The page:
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Research article - Peer-reviewed, 2021

The relationship between landscape features and domestic species on the occupancy of native mammals in urban forests

Soultan, Alaaeldin; Attum, Omar; Lahue, Wade


Landscape features such as roads, hiking trails, and forest edge are prevalent features of urban forests. These features can negatively influence biodiversity through fragmentation and facilitate the penetration of invasive species, particularly predators such as domestic dogs and cats. This study examined how these landscape features affect the distribution of native and domestic mammals and how domestic species affect the occupancy and activity patterns of native mammals. To this end, we conducted camera trap surveys in forested urban and suburban parks in Indiana and Kentucky, USA, to record the presence of native species (deer, raccoons, coyote, and opossums) and non-native predators (domesticated cats and dogs) in relation to distance to nearest roads, hiking trails, and forest edge. We found negative correlations between proximity to roads, hiking trails, and forest edge and the occupancy of the native species with this effect extending up to 300 m. We also found evidence that the presence of dog and cat was negatively correlated with the occupancy for all native species. We recommend park management consider the impact of roads, hiking trails, and forest edge when designing parks and the enforcement of dog leash regulations for the conservation of large mammals in urban parks.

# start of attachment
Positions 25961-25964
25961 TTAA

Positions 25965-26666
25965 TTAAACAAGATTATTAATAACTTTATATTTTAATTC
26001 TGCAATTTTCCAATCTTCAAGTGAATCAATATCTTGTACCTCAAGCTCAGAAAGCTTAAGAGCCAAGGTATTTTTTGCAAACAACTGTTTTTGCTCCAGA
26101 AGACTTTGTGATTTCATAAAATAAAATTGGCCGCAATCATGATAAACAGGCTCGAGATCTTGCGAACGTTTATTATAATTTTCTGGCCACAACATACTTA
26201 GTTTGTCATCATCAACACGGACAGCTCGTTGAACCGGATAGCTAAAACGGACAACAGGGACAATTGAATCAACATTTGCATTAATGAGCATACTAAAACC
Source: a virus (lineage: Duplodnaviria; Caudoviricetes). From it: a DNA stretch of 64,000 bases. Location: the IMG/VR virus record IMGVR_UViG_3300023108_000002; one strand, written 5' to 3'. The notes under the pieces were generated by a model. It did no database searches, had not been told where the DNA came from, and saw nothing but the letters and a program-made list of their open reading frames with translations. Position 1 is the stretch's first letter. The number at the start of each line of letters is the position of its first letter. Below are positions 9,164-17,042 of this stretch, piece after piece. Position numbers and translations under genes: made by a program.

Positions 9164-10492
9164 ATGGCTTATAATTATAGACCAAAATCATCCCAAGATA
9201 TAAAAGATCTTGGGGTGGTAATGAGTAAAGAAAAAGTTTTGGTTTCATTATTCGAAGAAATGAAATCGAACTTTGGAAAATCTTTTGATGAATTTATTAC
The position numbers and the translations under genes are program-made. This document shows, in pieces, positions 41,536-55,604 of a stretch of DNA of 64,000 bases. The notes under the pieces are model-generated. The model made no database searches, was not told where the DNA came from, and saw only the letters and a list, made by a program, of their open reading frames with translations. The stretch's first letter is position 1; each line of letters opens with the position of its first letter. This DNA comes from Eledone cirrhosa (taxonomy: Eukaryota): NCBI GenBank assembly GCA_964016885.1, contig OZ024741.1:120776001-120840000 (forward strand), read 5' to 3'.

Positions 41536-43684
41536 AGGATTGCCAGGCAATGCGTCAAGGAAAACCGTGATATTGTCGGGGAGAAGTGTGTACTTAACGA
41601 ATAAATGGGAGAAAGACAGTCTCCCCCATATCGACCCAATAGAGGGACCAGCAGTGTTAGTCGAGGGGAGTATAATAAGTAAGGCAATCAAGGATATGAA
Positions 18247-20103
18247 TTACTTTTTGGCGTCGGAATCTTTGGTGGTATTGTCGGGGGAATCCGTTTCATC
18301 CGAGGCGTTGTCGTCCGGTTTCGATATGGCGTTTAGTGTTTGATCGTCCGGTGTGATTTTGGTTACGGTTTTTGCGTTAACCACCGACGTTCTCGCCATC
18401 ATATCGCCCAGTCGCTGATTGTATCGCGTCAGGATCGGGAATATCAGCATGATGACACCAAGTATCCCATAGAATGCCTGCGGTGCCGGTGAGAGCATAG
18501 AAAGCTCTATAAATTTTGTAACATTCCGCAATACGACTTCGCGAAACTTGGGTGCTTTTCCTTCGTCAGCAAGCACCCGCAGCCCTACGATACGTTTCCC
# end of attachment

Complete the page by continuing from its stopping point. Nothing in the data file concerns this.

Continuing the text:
Occupancy; Native species; Carnivores; Urban biodiversity; Domestic dogs and cats

Published in

Urban Ecosystems
2021, volume: 24, number: 6, pages: 1117-1128
Publisher: SPRINGER

Authors' information

Soultan, Alaaeldin
Swedish University of Agricultural Sciences, Department of Ecology
Attum, Omar
Indiana University Southeast
Lahue, Wade
Indiana University Southeast

Sustainable Development Goals

SDG11 Sustainable cities and communities

UKÄ Subject classification

Landscape Architecture
Forest Science

Publication Identifiers


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